WASHINGTON, DC — The Wisconsin state legislature has announced their intent to introduce an unconstitutional bill supported by Governor Scott Walker to ban abortion at 20 weeks, as part of a broader agenda to restrict abortion access. The bill is the latest in a string of signals that Walker and other Republican contenders for the 2016 presidential nomination are increasingly focused on restricting abortion access, birth control coverage, and access to Planned Parenthood’s preventive services.
Walker has repeatedly said he wants to ban abortion, and he has signed into law four bills that restrict women’s access to safe and legal abortion. He has also blocked Planned Parenthood from receiving state funds to provide lifesaving cancer screenings and other health care to low-income women in Wisconsin, and would be in the position to do the same nationwide if he has the chance. As results of Walker’s policies, many women in Wisconsin are unable to get high-quality, affordable health care in their local communities.
The 20-week abortion ban Walker supports in Wisconsin would prevent doctors from providing the best medical care in highly unique situations. When Americans understand the real-world impact of 20-week bans, a solid 60 percent of voters oppose them. A strong majority of voters — Republicans (62 percent), Democrats (78 percent), and Independents (71 percent) — say this is the wrong issue for Congress and their state legislators to be spending time on.
Statement from Cecile Richards, President, Planned Parenthood Action Fund:
“Governor Scott Walker and the rest of the GOP likely contenders should be focused on moving our country forward, rather than attacking women’s access to health care. Unfortunately, this represents the same race to the bottom on women’s health that we saw in the 2008 and 2012 primaries — with candidates trying to prove who can be the worst on women’s health, in order to attract support from the extreme right wing of the Republican Party, which doesn’t represent most Republicans or most voters.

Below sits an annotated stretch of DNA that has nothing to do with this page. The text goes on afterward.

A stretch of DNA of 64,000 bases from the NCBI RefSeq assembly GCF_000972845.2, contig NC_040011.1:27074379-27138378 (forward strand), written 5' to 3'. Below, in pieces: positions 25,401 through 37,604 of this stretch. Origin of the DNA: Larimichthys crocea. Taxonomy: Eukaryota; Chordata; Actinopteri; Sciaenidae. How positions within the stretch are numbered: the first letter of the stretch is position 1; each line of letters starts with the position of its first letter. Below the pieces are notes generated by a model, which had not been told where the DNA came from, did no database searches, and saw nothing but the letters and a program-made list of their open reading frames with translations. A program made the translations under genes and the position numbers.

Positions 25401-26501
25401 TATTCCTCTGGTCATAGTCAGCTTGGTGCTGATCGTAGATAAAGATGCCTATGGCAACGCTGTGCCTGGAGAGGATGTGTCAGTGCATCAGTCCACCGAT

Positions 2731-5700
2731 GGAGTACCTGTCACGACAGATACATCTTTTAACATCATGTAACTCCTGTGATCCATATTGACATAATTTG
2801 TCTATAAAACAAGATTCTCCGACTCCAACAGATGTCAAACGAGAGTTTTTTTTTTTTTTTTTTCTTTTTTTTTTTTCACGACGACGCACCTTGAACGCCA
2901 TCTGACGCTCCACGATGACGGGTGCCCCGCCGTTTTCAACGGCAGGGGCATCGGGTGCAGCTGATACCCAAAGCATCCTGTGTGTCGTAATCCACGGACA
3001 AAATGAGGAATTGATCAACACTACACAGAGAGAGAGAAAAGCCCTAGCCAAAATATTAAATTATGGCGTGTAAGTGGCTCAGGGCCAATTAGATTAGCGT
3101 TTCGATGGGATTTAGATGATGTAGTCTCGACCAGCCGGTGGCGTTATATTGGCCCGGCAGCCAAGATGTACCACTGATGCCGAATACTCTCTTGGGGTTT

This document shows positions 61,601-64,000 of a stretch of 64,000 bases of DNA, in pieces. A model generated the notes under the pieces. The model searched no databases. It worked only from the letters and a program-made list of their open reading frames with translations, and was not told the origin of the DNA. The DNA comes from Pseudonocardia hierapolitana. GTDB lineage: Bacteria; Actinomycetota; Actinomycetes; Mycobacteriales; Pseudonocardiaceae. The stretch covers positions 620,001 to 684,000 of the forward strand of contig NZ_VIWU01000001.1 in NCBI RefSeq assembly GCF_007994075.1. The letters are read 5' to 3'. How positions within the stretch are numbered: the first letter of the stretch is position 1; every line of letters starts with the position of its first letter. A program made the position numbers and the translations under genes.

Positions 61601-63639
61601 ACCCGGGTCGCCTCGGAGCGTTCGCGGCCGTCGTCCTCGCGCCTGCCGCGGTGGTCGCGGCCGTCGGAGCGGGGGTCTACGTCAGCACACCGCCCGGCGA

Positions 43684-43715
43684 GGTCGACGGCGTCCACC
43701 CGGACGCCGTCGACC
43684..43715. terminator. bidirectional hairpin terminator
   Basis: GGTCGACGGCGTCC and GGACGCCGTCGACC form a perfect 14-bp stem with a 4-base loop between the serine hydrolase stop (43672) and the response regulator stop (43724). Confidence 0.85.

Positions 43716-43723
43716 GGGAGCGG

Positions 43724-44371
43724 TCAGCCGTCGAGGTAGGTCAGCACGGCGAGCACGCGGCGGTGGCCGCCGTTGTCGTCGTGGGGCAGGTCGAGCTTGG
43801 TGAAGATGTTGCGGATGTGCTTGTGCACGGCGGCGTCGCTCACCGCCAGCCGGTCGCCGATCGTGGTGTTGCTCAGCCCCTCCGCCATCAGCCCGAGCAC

“While women should not have to justify their personal medical decisions, the reality is that abortion later in pregnancy is very rare and often happens under complex circumstances — the kind of situations where a woman and her doctor need every medical option available. The real agenda is abundantly clear: ban abortion completely, which is deeply unpopular with the majority of Americans.”
Broader Agenda: What’s happened in Wisconsin could happen in all 50 states if Scott Walker is elected president. Scott Walker has said he wants to ban abortion and has already passed four laws that threaten a woman’s ability to make her own health care decisions about her pregnancy, including laws that threaten doctors with felony charges for providing abortion, require physicians to have admitting privileges at a local hospital, and block women from getting private insurance coverage for abortion. Not only has Scott Walker made Wisconsin one of the most difficult states to access safe and legal abortion, he also ended Planned Parenthood’s 16-year contract with the state to provide breast and cervical cancer screenings under the state’s well-woman program and forced the closure of five rural Planned Parenthood health centers, resulting in the disruption and loss of over 18,800 health care services for approximately 3,100 patients including lifesaving cancer screenings, breast exams, birth control, annual exams, pregnancy tests, STD testing and treatment, HIV screening, and referrals to a network of community resources.